It is amazing to watch this panel greet the novice, listen with respect, make them comfortable and welcomed, and begin to use their expertise to help that writer bring the song up to the standard needed to be a potential hit for a well-known artist or group. You can witness love and respect and not a hint of divisiveness or defensiveness among these people. Even though they are quite diverse in their personal styles, each of them is able to communicate and appreciate input of the others and showing they value all forms of good music. Because of this, the creativity just oozes out of them as you watch them excitedly work together, sharing lyrics, rhythms, arrangements, etc. that will ultimately make this novice's song amazing.
As a part of the show, there is a friendly competition where three of the songwriters who have auditioned are individually placed with one of the three new songwriters who present on each show to further work toward making the song marketable for the guest artists. And yet it doesn't feel really competitive at all; it's about the end product and making the novice produce a professional product. It is a beautiful thing.
So I have figured out that it's really not about the music...not about the song. It's about the picture of wanting to pour yourself into someone else; to share your knowledge and gifts in order to make someone else great. To appreciate the work of someone who is trying to 'make it in the business' and to remember where you came from and what it felt like when you were also in that position. That's what is known as discipleship in the church community.
The elements that seem important here are evident in this show. There is something that I know and care a great deal about that I would like to share with you. But I don't want to make you into another 'me', I want you to be the best 'you' you can be. Your 'product' is totally yours and I am thrilled to have been able to serve you and pass along what I know. It's much more relational than behavioral. The creativity flows out of a loving, respectful, egalitarian relationship among people. It's not about hierarchy or 'who's in charge' and 'who sets the rules' and 'who owns the place.'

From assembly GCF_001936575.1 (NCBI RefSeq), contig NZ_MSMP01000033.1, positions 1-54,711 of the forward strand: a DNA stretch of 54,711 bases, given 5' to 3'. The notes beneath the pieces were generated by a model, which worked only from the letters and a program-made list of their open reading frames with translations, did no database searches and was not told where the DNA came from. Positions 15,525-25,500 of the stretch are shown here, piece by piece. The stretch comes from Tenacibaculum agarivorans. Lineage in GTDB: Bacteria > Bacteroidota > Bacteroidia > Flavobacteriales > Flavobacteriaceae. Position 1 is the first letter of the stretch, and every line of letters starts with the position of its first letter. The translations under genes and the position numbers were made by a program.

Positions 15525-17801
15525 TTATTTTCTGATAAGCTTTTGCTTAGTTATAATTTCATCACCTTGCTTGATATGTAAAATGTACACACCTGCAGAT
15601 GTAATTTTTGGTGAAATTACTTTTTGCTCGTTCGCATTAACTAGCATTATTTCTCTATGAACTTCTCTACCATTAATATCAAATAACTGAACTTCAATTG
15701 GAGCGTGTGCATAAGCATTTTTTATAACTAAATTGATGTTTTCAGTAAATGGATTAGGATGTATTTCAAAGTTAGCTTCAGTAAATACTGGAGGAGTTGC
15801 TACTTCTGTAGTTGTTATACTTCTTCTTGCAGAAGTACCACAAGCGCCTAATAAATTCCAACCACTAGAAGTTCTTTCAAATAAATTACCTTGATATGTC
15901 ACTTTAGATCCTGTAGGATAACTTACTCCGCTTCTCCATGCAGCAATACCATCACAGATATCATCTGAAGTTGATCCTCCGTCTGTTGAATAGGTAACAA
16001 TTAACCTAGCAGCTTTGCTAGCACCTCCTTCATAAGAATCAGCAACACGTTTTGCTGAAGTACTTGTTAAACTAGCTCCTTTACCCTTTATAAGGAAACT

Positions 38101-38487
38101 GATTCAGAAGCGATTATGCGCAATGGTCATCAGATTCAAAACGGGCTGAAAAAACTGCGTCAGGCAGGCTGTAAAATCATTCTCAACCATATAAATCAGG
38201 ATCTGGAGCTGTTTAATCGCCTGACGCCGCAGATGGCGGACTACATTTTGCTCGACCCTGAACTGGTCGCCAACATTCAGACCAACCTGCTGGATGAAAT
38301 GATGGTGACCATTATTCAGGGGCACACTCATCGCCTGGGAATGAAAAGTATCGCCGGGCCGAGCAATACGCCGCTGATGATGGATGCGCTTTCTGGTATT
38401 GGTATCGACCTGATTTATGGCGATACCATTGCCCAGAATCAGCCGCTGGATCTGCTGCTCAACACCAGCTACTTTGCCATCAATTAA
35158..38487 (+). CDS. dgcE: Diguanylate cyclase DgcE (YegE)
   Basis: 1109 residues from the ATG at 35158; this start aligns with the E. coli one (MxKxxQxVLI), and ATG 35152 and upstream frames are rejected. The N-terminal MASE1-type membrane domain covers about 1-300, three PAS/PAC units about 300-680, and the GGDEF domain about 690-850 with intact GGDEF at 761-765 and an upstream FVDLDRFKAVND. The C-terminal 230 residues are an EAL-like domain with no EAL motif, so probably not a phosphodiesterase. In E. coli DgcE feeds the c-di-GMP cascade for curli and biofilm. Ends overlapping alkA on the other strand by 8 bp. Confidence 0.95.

Basically, I see people who think that God is mad at them; most people really don't think God is irrelevant. They long for relationship and they long to be significant, but they don't behave up to external standards of 'the church'. So they figure they are rejected. Why try?
You know, I spent to much of my life trying to behave and be a good little girl for Jesus when that's not what it's about at all. God loves me, and when I really learned to accept that, I understood that I want to be like God and learn to love others, as well--unconditionally, which is the really hard part.
So it's really simple, but not easy at all. Yet we have churches operating on a business model, with executives, hierarchies, and budgets to fund their plans. It's not necessarily wrong, but it isn't the big deal. That's how we have denominations and 'non denominations' en ad nauseum. Rules, rules, rules; do it this way, don't do it that way, WE do it this way, you're bad if you do it that way, etc. It kills the creativity and gives a false narrative about what it's really about. Giving folks freedom and encouraging them to be who God made them to be; a person who loves and is learning to accept, love, and serve others.
Even when folks don't 'win' on Songland, you'll notice that they walk away enriched, encouraged and on fire to keep doing what they're doing; they actually feel excited to get back at the grinding work of making it in the song writing business, which is no small feat. But that's what they're called to do and they are encouraged to keep on keepin' on, as they say. That's the kind of people with whom I want to gather...
Wanna go to the church of Songland with me?